Seniors’ Home Equity Increases For Fifth Straight Quarter
By Mel Fabrikant Monday, October 21, 2013, 06:07 PM EDT
Americans 62 years old and older now have more equity in their homes than at any time since mid-2008, according to data released today by the National Reverse Mortgage Lenders Association. The new information comes from the NRMLA/RiskSpan Reverse Mortgage Market Index (RMMI), which analyzes trends in the home values, home equity, and mortgage debt of homeowners 62 and older. The RMMI is updated quarterly and tracks back to the start of 2000.
“Today’s report brings good news for the American housing market and for senior homeowners. Home values continue to recover. Collective home equity levels have been steadily rising while mortgage debt has been declining, creating a valuable resource homeowners can use to help finance their retirement,” said Peter Bell, President & CEO of the National Reverse Mortgage Lenders Association. “With proper planning, using a reverse mortgage to access that equity is one option to help fund living expenses, home maintenance costs, or health care needs.”
In the second quarter of 2013, the RMMI reached its highest level (160.06) since the third quarter of 2008. It has now risen for five straight quarters. After falling to start 2012, the RMMI increased slightly in the second quarter before showing significant growth in the third and fourth quarters. That trend continued in the first quarter of 2013, and the 3.1 percent growth between the first and second quarter is the RMMI’s biggest quarterly jump since the end of 2008.
Over the past two years, the aggregate home equity held by Americans 62 and older grew 12.5 percent to a total of $3.34 trillion.
The $101 billion increase in senior home equity from the first to the second quarter of 2013 was driven by an estimated $98 billion increase in the aggregate value of housing owned by Americans 62 and older, while their collective mortgage debt declined by $3.4 billion.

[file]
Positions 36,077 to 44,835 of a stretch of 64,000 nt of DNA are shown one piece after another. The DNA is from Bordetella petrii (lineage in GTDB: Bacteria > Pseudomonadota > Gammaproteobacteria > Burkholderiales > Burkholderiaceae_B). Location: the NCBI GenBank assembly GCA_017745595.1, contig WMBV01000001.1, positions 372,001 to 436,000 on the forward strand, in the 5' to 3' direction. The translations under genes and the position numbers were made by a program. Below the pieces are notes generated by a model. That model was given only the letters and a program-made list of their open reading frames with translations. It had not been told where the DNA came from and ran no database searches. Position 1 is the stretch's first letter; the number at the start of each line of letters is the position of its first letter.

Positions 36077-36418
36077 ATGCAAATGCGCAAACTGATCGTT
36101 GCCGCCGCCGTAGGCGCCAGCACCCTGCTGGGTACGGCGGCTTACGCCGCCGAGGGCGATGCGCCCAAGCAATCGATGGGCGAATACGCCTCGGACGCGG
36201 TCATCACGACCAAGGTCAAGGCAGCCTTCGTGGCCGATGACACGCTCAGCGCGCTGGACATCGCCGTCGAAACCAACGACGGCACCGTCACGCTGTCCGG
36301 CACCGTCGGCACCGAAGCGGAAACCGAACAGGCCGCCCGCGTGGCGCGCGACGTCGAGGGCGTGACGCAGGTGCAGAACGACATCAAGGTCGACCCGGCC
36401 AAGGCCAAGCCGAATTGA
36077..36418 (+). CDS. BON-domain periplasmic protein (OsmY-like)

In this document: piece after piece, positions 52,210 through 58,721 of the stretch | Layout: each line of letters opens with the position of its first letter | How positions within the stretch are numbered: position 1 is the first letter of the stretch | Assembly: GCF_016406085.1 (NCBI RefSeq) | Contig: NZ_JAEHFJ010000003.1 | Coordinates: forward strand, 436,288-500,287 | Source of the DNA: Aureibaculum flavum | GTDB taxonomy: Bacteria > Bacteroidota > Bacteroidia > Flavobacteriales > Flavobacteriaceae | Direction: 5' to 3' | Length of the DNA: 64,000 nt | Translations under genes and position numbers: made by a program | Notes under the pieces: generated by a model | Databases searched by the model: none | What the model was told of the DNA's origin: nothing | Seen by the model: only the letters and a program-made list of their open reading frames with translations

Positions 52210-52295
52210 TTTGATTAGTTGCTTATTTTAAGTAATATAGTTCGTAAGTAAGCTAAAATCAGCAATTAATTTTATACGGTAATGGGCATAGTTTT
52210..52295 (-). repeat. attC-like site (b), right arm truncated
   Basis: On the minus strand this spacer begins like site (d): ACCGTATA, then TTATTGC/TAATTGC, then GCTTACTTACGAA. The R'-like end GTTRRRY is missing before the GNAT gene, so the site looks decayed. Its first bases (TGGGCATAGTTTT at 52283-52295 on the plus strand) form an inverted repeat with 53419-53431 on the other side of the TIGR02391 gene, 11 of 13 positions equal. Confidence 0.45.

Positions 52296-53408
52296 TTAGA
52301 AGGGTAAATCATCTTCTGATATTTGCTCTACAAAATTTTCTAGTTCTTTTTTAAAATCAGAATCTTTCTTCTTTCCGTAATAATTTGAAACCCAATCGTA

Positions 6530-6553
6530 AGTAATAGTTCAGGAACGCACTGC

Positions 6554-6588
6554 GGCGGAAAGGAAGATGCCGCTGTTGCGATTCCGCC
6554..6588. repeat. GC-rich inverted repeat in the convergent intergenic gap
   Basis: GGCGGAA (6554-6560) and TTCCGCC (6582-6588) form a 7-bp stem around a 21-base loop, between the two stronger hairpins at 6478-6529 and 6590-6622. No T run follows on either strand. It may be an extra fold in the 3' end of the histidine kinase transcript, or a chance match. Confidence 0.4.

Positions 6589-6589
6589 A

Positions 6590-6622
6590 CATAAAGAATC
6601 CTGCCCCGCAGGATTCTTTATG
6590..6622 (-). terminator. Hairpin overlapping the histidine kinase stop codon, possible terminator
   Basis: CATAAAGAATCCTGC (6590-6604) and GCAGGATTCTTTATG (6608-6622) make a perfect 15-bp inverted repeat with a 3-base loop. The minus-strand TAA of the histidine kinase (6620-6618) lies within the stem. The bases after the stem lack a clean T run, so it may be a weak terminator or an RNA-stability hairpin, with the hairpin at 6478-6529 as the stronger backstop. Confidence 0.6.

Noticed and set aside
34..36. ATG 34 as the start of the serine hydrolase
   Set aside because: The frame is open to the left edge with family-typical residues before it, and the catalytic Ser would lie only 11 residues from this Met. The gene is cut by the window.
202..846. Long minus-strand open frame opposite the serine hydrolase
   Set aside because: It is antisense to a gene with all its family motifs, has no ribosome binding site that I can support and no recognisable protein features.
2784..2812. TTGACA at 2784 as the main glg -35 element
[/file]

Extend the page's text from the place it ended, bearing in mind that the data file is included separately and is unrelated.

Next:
The mortgage debt for Americans 62 and older stands at $1.07 trillion – its lowest level since the third quarter of 2007. Senior mortgage debt peaked at $1.14 trillion in the third quarter of 2010.
REVERSE MORTGAGE MARKET INDEX
Quarter Home Value
($ Trillions) Home Equity Among 62+
($ Trillions) Mortgage Debt Among 62+
($ Trillions) RMMI RMMI Quarterly Change
2011-Q1 4.13 3.02 1.11 144.60 -2.95%
2011-Q2 4.08 2.97 1.11 142.29 -1.59%
2011-Q3 4.12 3.02 1.10 144.54 1.58%
2011-Q4 4.15 3.05 1.10 146.25 1.19%
2012-Q1 4.13 3.04 1.09 145.46 -0.54%
2012-Q2 4.14 3.05 1.09 145.96 0.34%
2012-Q3 4.20 3.13 1.08 149.71 2.57%
2012-Q4 4.26 3.18 1.08 152.52 1.87%
2013-Q1 4.32 3.24 1.07 155.20 1.76%
2013-Q2 4.41 3.34 1.07 160.06 3.13%
Prepared by RiskSpan, Inc.
Data sources: American Community Survey, Census, FHFA, Federal Reserve
The housing value estimate used in the RMMI is based on the Federal Housing Finance Agency’s Q2 2013 all-transactions Indices, which saw housing values increase in 73 percent of the 412 MSAs covered by RiskSpan.
Going back to the start of 2000, the RMMI peaked at 191.94 in the fourth quarter of 2006, when the home equity held by Americans 62 and older reached its highest level, $4.01 trillion. Since that high-water mark, home values have declined 10.8 percent for homeowners 62 and older, and their collective home equity has declined by 16.6 percent.
Over the long term, however, home equity has proven to be a valuable resource. The collective home equity of Americans 62 and older has grown by 83.7 percent since the RMMI’s starting point. In Q1 of 2000, seniors owned $2.10 trillion in home equity, compared to $3.34 trillion today.
Overall, the home equity held by American homeowners of all ages stood at $7.31 trillion in the latest data, its highest level since the second quarter of 2008. Since the RMMI’s starting point, Americans’ total home equity has grown by 36.9 percent.